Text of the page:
Should the playfield contain multiple combatants, ducks or twiddleybobs, each of them flashes independently in quick succession. The computer determines which – if any – of the targets have been hit by analysing the time-frame in which the diode registered a flux in brightness. This enabled games developers to devise more challenging ‘on rails’ shooters that would really stretch the player’s reflexes to their limits, whilst also introducing the concept of sprites that should be avoided e.g. hostages or innocent bystanders.
My sincere apologies if the above bombshells have landed as an illusion-shattering revelation of Santa Clausian proportions. I remember all too lucidly the day I discovered the truth about light guns. The trauma I experienced has only since been matched by the day I learnt that WWF Wrestling is an elaborate pantomime. Sorry again!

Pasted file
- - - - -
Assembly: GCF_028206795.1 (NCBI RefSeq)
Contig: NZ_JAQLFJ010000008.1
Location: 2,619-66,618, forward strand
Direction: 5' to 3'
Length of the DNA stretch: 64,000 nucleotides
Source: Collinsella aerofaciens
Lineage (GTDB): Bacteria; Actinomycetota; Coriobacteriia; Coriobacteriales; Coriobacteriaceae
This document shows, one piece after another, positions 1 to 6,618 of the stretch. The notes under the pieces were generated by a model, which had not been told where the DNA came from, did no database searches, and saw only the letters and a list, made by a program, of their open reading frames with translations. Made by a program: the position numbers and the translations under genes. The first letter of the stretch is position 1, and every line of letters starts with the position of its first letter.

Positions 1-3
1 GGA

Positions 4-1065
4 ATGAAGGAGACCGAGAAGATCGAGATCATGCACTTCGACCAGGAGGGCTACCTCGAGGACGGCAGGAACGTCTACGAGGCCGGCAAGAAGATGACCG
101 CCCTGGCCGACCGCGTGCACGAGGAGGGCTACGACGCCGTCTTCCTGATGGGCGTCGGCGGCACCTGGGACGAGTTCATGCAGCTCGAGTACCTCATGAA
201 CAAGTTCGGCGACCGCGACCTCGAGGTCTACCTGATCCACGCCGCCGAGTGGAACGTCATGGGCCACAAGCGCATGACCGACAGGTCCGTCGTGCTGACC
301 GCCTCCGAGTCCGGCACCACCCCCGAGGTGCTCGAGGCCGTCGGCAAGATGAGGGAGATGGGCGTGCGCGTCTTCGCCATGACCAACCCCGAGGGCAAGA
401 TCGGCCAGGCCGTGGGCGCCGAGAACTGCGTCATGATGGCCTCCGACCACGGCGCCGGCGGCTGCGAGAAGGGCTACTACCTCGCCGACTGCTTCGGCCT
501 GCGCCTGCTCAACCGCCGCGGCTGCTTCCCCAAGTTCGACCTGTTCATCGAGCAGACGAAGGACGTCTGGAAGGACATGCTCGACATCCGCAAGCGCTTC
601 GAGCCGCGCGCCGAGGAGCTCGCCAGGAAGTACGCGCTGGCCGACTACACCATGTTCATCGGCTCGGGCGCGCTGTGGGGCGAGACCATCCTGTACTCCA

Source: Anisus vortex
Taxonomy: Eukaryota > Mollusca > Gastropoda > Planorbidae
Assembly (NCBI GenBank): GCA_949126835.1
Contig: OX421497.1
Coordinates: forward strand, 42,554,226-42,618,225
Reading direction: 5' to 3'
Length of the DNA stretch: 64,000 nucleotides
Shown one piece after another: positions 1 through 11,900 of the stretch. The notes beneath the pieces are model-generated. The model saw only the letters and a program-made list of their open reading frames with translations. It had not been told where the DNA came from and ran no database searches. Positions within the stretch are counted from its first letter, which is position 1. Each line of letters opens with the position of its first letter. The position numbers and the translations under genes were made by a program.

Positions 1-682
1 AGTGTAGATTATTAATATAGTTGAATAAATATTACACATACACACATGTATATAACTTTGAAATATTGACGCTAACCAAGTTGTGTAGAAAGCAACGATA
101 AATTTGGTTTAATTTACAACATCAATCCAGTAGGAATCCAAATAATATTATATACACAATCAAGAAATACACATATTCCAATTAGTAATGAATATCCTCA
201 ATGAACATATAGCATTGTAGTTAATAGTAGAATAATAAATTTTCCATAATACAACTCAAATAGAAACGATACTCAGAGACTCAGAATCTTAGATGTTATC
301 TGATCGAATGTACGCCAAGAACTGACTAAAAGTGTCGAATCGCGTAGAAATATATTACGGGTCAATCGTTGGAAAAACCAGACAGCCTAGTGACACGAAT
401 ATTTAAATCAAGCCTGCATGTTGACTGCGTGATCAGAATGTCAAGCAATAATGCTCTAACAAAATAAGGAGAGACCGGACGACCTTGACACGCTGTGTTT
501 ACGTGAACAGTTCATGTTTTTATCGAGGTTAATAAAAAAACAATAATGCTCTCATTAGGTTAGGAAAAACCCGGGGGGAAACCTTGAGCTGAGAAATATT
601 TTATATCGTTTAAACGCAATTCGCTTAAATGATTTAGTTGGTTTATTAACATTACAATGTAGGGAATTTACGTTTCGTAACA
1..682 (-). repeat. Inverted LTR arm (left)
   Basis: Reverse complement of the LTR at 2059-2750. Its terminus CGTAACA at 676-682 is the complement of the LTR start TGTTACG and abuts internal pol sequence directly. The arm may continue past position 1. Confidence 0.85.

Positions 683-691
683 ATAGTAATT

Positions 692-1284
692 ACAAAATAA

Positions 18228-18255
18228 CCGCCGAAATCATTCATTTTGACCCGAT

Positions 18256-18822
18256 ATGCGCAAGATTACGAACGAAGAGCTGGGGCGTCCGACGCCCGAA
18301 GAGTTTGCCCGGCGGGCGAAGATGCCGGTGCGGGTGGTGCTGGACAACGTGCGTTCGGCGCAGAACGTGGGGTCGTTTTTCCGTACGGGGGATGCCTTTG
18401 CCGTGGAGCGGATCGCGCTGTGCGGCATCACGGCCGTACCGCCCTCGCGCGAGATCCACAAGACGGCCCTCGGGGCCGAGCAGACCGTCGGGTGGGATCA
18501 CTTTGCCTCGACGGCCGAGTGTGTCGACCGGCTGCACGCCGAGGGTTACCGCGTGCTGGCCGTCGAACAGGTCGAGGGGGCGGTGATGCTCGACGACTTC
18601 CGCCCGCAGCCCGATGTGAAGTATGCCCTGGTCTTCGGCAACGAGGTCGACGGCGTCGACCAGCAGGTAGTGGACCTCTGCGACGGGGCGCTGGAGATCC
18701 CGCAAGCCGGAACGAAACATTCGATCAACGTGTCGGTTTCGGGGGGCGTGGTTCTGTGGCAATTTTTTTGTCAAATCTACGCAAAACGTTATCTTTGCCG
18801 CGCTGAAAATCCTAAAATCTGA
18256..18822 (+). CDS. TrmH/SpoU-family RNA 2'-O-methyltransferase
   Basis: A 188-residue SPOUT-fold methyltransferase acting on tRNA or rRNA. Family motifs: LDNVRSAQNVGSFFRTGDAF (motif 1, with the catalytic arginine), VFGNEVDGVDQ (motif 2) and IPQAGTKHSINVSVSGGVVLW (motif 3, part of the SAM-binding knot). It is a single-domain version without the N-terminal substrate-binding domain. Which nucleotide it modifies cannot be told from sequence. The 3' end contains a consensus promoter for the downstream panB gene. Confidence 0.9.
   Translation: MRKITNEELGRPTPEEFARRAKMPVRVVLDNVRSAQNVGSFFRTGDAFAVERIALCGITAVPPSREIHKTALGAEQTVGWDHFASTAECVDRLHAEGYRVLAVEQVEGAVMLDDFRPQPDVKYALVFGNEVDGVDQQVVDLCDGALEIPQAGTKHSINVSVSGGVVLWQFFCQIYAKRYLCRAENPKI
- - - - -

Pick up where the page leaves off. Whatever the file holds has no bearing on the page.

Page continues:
The light gun languished in obscurity for a number of years until those Mario-pushing philanderers adopted the idea, releasing the ‘Zapper’ bundled with the Duck Hunt and Super Mario Bros. multicart for their Nintendo Entertainment System. It’s grey and red aesthetic was chosen specifically to ensure it was immediately obvious that it wasn’t a real gun, and to distance the games from the abhorrent violence inflicted by the real thing. Nintendo were the Family Computer (Famicom) company after all.
Sega took up the mantle the following year, releasing their equivalent of the Zapper, known as the ‘Light Phaser’ for the Master System. Safari Hunt, Marksman Shooting & Trap Shooting were the Japanese gaming behemoths’ answer to Duck Hunt.